Stanford Financial Group and its owners have been charged with running a huge Ponzi scheme. Millions of dollars are still hidden by the company. The main guy, Allen Stanford, borrowed $ 1,600,000,000 of the company's assets, but $6,000,000,000 is still missing. The Securities and Exchange Commision accused them of misappropriating billions of dollars of investor's money and then lying about financial statements to cover up their actions. The SEC also alleged that Stanford lied about its bank's certificate of deposits promising unbelievable rates of return. This is the second high-profile Ponzi scheme which is similiar to the Madoff scheme which involved over $50 billion.
Investors in Mississippi have over $391,000,000 under Stanford's control, but their accounts have been frozen.
If a company's executives intentionally hide profits, losses, debts, or other financial transactions, shareholder fraud occurs. Shareholders do not buy stock in companies with suspicious activity. The executives may try to cover up shady deals in order to get or keep investors. They may offer interest rates that are double or triple the going rate so that shareholders think they are getting a great deal when in actuality, they are just being mislead. One of the most recent examples of shareholder fraud is the case of the financial giant Enron, which defrauded investors out of billions of dollars. Many have lost everything, including their life savings or retirements. If you are a victim of shareholder fraud, you have a right to file suit against the company that deceived you. Please call us today if you have been victimized by shareholder fraud.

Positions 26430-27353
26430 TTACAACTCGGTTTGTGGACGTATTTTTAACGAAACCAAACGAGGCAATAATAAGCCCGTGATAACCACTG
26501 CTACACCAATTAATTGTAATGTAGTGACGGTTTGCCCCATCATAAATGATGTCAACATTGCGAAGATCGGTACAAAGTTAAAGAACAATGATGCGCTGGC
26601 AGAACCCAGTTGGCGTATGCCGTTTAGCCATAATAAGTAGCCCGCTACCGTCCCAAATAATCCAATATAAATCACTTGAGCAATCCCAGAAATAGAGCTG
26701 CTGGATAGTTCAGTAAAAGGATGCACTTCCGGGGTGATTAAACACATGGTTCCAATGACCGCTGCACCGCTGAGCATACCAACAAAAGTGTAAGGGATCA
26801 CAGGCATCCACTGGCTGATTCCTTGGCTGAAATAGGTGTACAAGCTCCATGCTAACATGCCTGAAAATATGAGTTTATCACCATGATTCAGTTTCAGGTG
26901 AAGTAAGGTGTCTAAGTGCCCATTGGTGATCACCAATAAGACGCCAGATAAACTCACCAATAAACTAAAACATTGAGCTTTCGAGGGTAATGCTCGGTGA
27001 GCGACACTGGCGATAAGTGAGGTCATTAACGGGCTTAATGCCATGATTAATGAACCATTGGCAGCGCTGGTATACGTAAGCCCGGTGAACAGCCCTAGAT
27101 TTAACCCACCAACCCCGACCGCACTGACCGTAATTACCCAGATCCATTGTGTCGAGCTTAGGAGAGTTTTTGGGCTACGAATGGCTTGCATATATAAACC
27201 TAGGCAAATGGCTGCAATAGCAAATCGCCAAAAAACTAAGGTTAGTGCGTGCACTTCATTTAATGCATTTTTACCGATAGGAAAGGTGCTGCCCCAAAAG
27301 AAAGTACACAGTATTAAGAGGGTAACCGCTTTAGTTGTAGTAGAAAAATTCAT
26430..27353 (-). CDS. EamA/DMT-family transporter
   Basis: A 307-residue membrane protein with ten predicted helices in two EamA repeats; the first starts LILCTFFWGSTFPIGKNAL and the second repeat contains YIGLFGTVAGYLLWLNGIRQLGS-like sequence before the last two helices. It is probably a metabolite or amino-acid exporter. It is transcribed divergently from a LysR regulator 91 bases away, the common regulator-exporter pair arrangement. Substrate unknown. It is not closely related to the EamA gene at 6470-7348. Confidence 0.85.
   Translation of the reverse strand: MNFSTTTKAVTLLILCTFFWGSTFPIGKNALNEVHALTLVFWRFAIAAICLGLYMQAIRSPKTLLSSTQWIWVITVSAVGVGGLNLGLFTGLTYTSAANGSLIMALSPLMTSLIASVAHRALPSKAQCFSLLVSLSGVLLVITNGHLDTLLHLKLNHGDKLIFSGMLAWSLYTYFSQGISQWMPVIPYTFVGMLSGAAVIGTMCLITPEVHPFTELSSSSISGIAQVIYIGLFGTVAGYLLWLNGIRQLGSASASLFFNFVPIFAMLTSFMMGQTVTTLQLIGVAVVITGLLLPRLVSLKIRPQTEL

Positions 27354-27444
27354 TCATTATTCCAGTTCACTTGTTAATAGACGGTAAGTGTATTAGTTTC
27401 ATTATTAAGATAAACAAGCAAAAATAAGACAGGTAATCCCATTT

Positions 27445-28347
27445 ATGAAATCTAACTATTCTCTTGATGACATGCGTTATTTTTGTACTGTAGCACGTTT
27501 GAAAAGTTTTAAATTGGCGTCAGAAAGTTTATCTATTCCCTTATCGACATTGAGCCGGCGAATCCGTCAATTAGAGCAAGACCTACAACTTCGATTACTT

When a brokerage firm has cash and securities that are missing from customer accounts, a receiver is usually appointed to liquidate the firm and protect its customers. Sometimes SIPC deals directly with customers. Stocks, bonds, cash and other securities at a troubled brokerage firm are protected by SIPC. If sufficient funds are not available, the reserve funds of SIPC are used up to a ceiling of $500,000 per customer, including a maximum of $100,000 for cash claims. Additional funds may be available to satisfy the remainder of customer claims after the cost of liquidating the brokerage firm is taken into account. The financial worth of a customer's account is calculated as of the "filing date." Stocks and other securities owned by a customer are returned.
The Law Offices of Paul Snow has experience in handling investor fraud claims. The SIPC often objects to claims, and the claims process is handled in court. Therefore, it is important that you hire an attorney to file your SIPC claims. Paul Snow works on a contingency fee basis which means that no fees are paid unless there is a recovery for you. Call Paul Snow, a MS attorney 1-800-640-4478 for your free consultation today.
For filing a claim against Madoff go to www.madofftrustee.com, deadline is March 4,2009, for customer claims and July 2,2009 for all other claims.